After all the wolves on the island were killed by cyanide, traps, and bullets, decades later, wolves from the mainland swam for miles to repopulate the island.
By dream, by twitch, by lope, by gazing from the shore, by howls that gather, by circle and whine, by hint, rumor and surge, by yearn, nip, and bark, by stretch, itch, and shake, by splash, dunk, and swim by starlight, by bull kelp and driftwood, by calm and gelatinous sea, by stink of whale, by salt of far, by winter fur, by paws as paddles, by chuff and nostril huff, by steam of breath above the sea, by belly of salmon, by hunger for deer, by memory in blood, by roam for love, by milk and teat, by marrow and fat, by muscle, skull and golden eyes, by magnetic pull, by currents and tides, by miles, by sinking cold, with no one watching by sea by sea by sea.
There is the silence of an August afternoon, the lake gun-bright
and still. The silence of the oysterman’s laundry: white socks, a blue shirt strung across two fence posts. Empty oyster shells piled on the beach.
There is the silence of a trap, metal teeth sprung and bit,
the silence after the rifle has fired, its black eye pointed at the ground.
There is the silence draining from the wolf’s eyes, the blood bubbling from the hole like a spring.
Between the farmer’s house and the flute player’s house a wolf pisses along the property line.
There is the silence of a fawn, whole and wet and speckled as a fish, slicking the moss with afterbirth.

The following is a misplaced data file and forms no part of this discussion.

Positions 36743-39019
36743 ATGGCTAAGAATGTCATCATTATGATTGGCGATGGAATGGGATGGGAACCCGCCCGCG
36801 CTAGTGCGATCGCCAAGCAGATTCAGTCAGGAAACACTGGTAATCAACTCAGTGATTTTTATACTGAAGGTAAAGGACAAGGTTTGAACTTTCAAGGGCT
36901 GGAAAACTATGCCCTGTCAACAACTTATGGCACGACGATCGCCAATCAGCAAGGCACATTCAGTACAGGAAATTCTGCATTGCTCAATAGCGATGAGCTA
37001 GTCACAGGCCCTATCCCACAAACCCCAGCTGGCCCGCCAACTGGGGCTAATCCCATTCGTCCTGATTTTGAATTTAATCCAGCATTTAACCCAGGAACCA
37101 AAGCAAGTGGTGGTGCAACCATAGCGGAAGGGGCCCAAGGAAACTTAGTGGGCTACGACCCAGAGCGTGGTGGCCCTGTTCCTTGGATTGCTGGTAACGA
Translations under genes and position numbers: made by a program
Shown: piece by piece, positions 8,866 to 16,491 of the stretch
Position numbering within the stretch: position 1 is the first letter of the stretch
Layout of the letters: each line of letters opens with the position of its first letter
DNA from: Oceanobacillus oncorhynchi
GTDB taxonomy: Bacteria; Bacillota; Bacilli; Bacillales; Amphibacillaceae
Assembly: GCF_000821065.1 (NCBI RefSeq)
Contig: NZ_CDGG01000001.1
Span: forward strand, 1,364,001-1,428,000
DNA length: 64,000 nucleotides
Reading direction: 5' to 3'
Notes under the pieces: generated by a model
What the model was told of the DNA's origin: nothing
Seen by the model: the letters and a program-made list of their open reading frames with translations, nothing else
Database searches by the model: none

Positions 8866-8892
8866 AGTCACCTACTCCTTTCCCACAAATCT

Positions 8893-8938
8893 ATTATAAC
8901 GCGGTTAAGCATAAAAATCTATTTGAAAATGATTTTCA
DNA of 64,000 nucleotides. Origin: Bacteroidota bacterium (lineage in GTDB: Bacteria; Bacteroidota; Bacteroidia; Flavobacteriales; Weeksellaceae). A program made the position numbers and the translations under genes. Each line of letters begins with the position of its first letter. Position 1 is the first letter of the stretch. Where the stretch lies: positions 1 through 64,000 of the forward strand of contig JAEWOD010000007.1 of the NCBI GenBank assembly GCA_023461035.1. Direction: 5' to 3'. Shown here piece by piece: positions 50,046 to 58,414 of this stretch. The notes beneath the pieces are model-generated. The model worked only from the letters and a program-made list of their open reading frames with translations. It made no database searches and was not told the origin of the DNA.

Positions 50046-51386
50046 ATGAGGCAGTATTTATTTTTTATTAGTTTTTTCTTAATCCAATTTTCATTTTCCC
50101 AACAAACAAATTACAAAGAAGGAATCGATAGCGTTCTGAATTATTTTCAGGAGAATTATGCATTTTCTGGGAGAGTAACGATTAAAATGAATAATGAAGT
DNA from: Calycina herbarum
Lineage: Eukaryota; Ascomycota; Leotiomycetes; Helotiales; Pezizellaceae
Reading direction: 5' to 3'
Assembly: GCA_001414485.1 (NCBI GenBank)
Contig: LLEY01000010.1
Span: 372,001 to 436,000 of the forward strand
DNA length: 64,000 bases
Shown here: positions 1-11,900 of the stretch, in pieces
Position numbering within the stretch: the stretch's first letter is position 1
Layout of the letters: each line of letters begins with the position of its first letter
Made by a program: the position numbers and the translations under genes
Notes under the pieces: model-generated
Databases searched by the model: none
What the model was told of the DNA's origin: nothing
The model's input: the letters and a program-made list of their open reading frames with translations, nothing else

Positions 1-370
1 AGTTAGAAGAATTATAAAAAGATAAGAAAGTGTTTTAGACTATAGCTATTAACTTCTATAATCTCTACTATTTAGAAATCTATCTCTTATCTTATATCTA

The brittle silence of the road sign, Wolf Creek, pointing to a creek with no wolves.
The yawning silence of snow covering the beach without tracks.
After the bounties, the insects trained the silence, clicking their laws, the forest thinking, trying to remember its name.
How to Sit with a Wolf
If you are peeling chestnuts on the rocks above Frank’s beach. If the basket in your lap balances the day’s grey light, corrals the sky between polished stone.
If days of rain and more rain have pushed newts to their slow, blood-chilled crawl on the road. If yesterday you carried each one across in its open-toed freeze, orange belly above your open palm.
If the sea gentles here between islands, your fingers work back bits of leathery skin, the nuts fuzzed and naked in a blue bowl.
If you keep your eyes down— the song you sing in your off-key quiver, the words lift and drop and lift
until the young wolf you caught sleeping on sand takes you in and takes you for this place you are trying to belong to—
The Lost Girl
This is what happened: Kaya wandered down beach, past the nettle patch, past the old fish trap, halfway down to oyster spit. At five-years old, she wobbled in her wander. While her family was unloading their boat, she kept wandering. Low tide, wet sand, beneath her feet, clams sealed their lips and dove deeper. Beneath her feet, purple sand dollars brushed the shallow currents with their spines. Above her head, eagles perched on hemlock tops. She must have gotten tired. She may have sung to herself as she walked. She may have sung to the crabs that scuttled from her fingers. She was not afraid. She must have looked for a dry soft place to lie down. Between two cedar trees on a bank above the beach. Sleeping there when her mother found her. A big dog came to sit with me, she later would say. The wolf’s back haunches touched the girl’s elbow where she lay sleeping. Just watching over her, her mother said. That’s how they found her. This is what happened.
Anne Haven McDonnell lives in Santa Fe, New Mexico, where she teaches English and creative writing at the Institute of American Indian Arts. In summers, she migrates to the waters and trees of the Northwest, and to an island in British Columbia where she conducted research and interviews that inspired these poems. Her poems won the fifth annual Terrain.org Poetry Prize and second place for the international Gingko Prize for Ecopoetry. These poems are from her chapbook, Living With Wolves, published by Split Rock Press in October 2020.